The last meaningful political convention that decided anything of substance was in 1976 between incumbent President Gerald Ford and challenger Ronald Reagan. Today, the sole purpose of such national political conventions is showmanship: crown the winner of the primary elections, and enthuse party members to go forth and do battle for their candidates in the future. It is all done with the American people looking in at the drama and festivities. It is the best campaign opportunity you get to speak directly to the American people, to define who you are, and to show your vision and capability.
Instead, this year, given all of the chaos, disruptions, divisiveness, missteps, and desperately false explanations (Really? Hillary Clinton was responsible for Malania’s plagiarism?), we saw a convention plagued by errors –consistent with and reflective of the Trump campaign itself. A convention designed and executed by a tight family circle of campaign novices. If one cannot successfully manage his/her coronation to expectations, an event over which you have almost total decision-making authority, why should we think that person can possibly lead a country of 300M diverse people over which s/he has minimal authority?
Donald Trump selling himself as the “Law and Order candidate” is a reach-back to Richard Nixon’s and George Wallace’s campaigns in 1968. His rallying cry of “America First” was a reach-back to the pre-World War II isolationist movement. Neither of those ideas worked out very well then, and to speak of them today doesn’t bode well for “new, forward thinking.” Yes we have some problems in our country today, problems that need to be solved. But “Make America Great Again” does not sit well with one who believes America has been, and still is, pretty damn Great already, even if imperfect. If we are ever able to get re-focused again, and stop being distracted by one-shot fly-by-night would-be leaders trying to sell us the Brooklyn Bridge on the cheap, we can return to the vision and ability to fix that which ails us that we are so admired for throughout the world. And we can fix it without the need for pointing fingers. Donald Trump may be “the Voice” speaking for an extremely angry public, but he does not speak for me with his dark vision of where America is now, and where he would lead it in the future. I learned long ago that anyone who feels they have to yell at me that loud to try to make their point is usually trying to cover over the shallowness of the substance of their argument.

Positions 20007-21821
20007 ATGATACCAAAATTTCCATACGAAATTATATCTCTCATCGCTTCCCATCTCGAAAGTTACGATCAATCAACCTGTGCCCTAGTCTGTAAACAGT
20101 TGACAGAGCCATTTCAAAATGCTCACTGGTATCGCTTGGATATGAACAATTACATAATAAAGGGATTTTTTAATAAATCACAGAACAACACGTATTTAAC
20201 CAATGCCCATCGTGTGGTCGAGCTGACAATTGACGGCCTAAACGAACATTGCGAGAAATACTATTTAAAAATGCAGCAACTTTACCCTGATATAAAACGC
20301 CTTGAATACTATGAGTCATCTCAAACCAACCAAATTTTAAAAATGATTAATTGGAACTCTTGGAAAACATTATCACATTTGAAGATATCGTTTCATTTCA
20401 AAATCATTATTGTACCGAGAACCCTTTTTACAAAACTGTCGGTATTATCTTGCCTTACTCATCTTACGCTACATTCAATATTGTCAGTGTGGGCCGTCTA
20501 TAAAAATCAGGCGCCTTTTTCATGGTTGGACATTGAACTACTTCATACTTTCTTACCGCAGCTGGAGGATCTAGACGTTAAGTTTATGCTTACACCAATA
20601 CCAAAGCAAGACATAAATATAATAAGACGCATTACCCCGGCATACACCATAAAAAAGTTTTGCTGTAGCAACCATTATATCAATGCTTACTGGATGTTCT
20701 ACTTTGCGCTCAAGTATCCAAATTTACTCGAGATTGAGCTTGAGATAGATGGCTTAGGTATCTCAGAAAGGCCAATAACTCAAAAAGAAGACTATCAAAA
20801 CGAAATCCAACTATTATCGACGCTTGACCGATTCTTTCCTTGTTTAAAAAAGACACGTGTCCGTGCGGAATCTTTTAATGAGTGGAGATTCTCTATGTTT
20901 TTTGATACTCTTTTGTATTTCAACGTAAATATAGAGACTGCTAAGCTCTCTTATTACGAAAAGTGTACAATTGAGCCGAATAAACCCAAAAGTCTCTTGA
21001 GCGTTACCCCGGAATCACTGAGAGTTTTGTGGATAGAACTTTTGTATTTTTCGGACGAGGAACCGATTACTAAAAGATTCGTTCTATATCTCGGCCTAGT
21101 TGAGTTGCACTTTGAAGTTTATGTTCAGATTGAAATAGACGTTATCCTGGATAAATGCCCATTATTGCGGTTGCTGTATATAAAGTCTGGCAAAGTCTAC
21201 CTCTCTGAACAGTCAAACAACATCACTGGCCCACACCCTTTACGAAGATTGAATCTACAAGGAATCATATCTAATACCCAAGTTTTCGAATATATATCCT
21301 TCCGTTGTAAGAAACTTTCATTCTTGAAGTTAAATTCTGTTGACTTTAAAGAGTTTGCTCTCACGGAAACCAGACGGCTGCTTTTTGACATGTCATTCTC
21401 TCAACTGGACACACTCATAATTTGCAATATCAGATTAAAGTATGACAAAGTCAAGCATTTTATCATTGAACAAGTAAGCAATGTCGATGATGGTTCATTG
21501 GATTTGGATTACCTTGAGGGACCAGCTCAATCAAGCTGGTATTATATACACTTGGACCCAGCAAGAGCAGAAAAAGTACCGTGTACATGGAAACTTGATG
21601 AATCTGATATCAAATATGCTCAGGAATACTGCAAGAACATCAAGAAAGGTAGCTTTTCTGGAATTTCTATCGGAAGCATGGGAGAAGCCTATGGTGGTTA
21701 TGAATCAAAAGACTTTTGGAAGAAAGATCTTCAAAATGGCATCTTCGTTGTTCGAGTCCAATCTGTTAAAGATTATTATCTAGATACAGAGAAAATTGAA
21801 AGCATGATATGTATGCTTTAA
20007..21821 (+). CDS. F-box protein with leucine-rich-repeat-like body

In the end, the phrase “Only I can fix it” is a perfect epitaph of what is wrong with Donald Trump and his pseudo-campaign – a campaign built not on the substance of ideas but on a continual ridicule of the reputations of his opponents and assault on their character. It is the arrogance of a single individual claiming to have all of the answers while saying “Just trust me,” even though he lacks any experience whatsoever in public service or international relations to ground his thinking or demonstrate his ability. That lacking is combined with the highly erroneous view that the Presidency of the United States is just another CEO position in yet another family-run business. It ain’t. The kindergarteners are running the school; the amateurs are running the campaign. All at a time when the need for competence and experience are more important than ever. That competence and experience were not on display in Cleveland.
One wonders just how far afield our fears, anger, and blaming of others are going to take us before our fundamental sanity, traditional self-confidence, and famous “can do” working-together capability set back in. Before we realize – the would-be emperor has no clothes.
© 2016 Randy Bell www.ThoughtsFromTheMountain.blogspot.com